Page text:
UK Prepared to Relax Immigration Rules for Hong Kong Citizens
With China set to pass new security laws that will dramatically reduce personal freedoms, the UK government has offered to change the current immigration rules for Hong Kong citizens and offer a path to British citizenship.
The Chinese government has received criticism from various members of the international community over its planned laws, which many Hong Kong citizens fear will end the unique set of freedoms that those in mainland China are exempt from.
The UK is already engaged in talks with allies including the US and Australia- about how to respond if the legislation- which will make it a crime to undermine the Chinese government’s authority- is passed.
As Hong Kong currently operates with a degree of autonomy from China, there are widespread fears that the changes may prompt an exodus of Hong Kong citizens.
Were this to happen, the Prime Minister has stated that holders of British National (Overseas) (BNO) passports would be permitted to move to the UK for up to 12 months without having to apply for a visa. Current arrangements permit BNO passport holders to remain in the country for just six months.
The 12 month period would be renewable, and further immigration rights- such as the right to work- would be included, potentially paving the way to full British citizenship.
At present, there are around 350,000 people in Hong Kong who hold BNO passports, and around 2.6 million others who would be eligible to apply for one.
Writing in The Times, Boris Johnson said that the immigration changes would ‘amount to one of the biggest changes in our visa system in British history.’
“If it proves necessary, the British government will take this step and take it willingly.
Many people in Hong Kong fear their way of life, which China pledged to uphold, is under threat.
If China proceeds to justify their fears, then Britain could not in good conscience shrug our shoulders and walk away; instead we will honour our obligations and provide an alternative.”
Hong Kong is a former British colony that was handed back to China in 1997. As part of the handover process, a mini-constitution was created known as the Basic Law, which sets out a number of ‘essential rights and freedoms’ that are exclusively available to the citizens of Hong Kong.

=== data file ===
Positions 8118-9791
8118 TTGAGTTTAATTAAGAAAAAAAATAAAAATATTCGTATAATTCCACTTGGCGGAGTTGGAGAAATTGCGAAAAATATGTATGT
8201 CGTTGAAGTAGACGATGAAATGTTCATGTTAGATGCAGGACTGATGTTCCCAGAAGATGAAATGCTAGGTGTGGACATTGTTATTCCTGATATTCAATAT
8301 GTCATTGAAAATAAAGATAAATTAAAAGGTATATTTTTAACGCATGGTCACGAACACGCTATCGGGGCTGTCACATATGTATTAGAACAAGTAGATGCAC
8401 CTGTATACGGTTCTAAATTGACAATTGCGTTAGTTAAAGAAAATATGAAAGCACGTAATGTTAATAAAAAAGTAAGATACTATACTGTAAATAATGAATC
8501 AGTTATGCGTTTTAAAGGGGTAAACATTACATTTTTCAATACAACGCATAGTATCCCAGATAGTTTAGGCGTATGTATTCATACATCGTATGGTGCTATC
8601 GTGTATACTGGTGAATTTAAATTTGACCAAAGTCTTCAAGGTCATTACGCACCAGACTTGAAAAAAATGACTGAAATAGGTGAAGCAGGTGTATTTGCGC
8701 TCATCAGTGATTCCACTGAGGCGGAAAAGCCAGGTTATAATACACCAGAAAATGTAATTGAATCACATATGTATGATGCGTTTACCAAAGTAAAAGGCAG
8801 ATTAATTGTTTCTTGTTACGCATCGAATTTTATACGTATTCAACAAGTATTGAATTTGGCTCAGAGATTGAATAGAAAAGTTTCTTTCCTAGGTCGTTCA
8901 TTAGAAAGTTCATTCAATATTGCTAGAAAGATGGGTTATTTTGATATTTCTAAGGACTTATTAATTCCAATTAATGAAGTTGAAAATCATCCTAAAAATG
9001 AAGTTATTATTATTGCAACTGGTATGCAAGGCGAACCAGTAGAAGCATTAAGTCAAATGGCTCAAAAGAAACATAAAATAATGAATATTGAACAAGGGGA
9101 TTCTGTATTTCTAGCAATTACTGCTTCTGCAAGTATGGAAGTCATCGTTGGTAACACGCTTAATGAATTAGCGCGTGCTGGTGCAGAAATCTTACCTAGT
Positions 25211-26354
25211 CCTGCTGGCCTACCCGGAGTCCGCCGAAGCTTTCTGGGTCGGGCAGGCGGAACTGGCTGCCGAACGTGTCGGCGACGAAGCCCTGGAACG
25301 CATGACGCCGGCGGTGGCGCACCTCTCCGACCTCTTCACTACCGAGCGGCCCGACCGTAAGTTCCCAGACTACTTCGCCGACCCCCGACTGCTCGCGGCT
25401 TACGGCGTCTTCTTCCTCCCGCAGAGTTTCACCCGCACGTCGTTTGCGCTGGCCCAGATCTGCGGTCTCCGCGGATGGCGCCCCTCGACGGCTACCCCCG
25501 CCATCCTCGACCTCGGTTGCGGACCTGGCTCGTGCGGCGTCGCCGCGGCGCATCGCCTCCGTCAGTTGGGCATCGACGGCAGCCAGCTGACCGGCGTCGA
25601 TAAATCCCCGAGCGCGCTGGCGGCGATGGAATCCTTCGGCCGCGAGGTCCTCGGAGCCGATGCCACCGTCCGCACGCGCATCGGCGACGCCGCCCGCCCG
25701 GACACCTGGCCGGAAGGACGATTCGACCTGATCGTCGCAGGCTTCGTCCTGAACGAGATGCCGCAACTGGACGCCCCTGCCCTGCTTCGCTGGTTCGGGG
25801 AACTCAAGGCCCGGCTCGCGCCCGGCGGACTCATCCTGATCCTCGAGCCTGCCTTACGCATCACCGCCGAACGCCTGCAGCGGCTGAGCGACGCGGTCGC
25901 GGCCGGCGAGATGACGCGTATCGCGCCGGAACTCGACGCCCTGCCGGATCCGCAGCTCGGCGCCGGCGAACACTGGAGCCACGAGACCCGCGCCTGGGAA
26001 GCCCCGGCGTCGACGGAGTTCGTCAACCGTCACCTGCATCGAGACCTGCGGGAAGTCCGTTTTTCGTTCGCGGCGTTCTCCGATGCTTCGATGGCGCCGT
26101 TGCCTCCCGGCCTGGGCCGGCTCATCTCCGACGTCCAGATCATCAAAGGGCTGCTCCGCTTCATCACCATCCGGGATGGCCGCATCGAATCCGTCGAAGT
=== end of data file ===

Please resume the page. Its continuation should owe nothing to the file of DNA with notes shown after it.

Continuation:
The Prime Minister goes on to argue that the introduction of the new national security law would completely undermine both the Basic Law and the joint declaration that underpins it, a legally binding treaty recognised by the United Nations.
Shortly before the handover, BNO passports were granted to all Hong Kong citizens. Although the passports offer the holder some protection from the UK foreign service, they do not currently allow for living and working in the UK.
This is what is set to change- according to Boris Johnson, the UK would have no other option than to ‘uphold our profound ties of history and friendship’ with the people of Hong Kong in response to the new security measures.
There is still a possibility that the Chinese government will re-think their introduction of the law, particularly given the widespread condemnation from the international community.
On Tuesday, UK Foreign Secretary Dominic Raab announced that the government was in talks with other members of the Five Eyes Alliance- an intelligence alliance comprising the UK, USA, Canada, Australia and New Zealand- about how best to handle the situation amid rising tensions.
Just this Monday, Hong Kong police announced a ban on 4th of June ceremonies honouring the victims of the 1989 Tiananmen Square protests.
The Foreign Secretary has urged China to reconsider its plans, which he argues would threaten ‘Hong Kong’s autonomy and prosperity’.